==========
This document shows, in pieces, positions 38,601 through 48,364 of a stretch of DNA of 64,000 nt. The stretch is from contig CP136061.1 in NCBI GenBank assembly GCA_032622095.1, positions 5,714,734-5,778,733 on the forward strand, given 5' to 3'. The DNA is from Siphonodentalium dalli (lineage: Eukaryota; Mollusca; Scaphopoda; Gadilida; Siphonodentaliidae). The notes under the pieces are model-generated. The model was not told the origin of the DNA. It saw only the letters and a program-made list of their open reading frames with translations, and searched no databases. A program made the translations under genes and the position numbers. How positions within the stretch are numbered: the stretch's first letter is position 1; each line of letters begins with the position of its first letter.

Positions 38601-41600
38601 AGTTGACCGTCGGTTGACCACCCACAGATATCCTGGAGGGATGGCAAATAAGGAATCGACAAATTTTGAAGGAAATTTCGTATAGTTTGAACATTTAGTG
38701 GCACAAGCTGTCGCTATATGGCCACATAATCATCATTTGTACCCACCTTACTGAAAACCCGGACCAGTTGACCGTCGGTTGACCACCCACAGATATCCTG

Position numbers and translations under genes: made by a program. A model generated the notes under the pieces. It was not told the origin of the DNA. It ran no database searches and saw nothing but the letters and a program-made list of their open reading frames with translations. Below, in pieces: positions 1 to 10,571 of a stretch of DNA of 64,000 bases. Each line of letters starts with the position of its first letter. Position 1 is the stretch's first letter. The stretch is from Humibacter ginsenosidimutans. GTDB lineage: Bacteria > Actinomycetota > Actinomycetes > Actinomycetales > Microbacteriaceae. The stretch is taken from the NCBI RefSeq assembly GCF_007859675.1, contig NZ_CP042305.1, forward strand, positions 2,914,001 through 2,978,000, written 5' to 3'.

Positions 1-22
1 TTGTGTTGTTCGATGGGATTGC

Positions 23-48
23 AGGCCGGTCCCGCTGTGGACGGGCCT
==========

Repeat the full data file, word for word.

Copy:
This document shows, in pieces, positions 38,601 through 48,364 of a stretch of DNA of 64,000 nt. The stretch is from contig CP136061.1 in NCBI GenBank assembly GCA_032622095.1, positions 5,714,734-5,778,733 on the forward strand, given 5' to 3'. The DNA is from Siphonodentalium dalli (lineage: Eukaryota; Mollusca; Scaphopoda; Gadilida; Siphonodentaliidae). The notes under the pieces are model-generated. The model was not told the origin of the DNA. It saw only the letters and a program-made list of their open reading frames with translations, and searched no databases. A program made the translations under genes and the position numbers. How positions within the stretch are numbered: the stretch's first letter is position 1; each line of letters begins with the position of its first letter.

Positions 38601-41600
38601 AGTTGACCGTCGGTTGACCACCCACAGATATCCTGGAGGGATGGCAAATAAGGAATCGACAAATTTTGAAGGAAATTTCGTATAGTTTGAACATTTAGTG
38701 GCACAAGCTGTCGCTATATGGCCACATAATCATCATTTGTACCCACCTTACTGAAAACCCGGACCAGTTGACCGTCGGTTGACCACCCACAGATATCCTG

Position numbers and translations under genes: made by a program. A model generated the notes under the pieces. It was not told the origin of the DNA. It ran no database searches and saw nothing but the letters and a program-made list of their open reading frames with translations. Below, in pieces: positions 1 to 10,571 of a stretch of DNA of 64,000 bases. Each line of letters starts with the position of its first letter. Position 1 is the stretch's first letter. The stretch is from Humibacter ginsenosidimutans. GTDB lineage: Bacteria > Actinomycetota > Actinomycetes > Actinomycetales > Microbacteriaceae. The stretch is taken from the NCBI RefSeq assembly GCF_007859675.1, contig NZ_CP042305.1, forward strand, positions 2,914,001 through 2,978,000, written 5' to 3'.

Positions 1-22
1 TTGTGTTGTTCGATGGGATTGC

Positions 23-48
23 AGGCCGGTCCCGCTGTGGACGGGCCT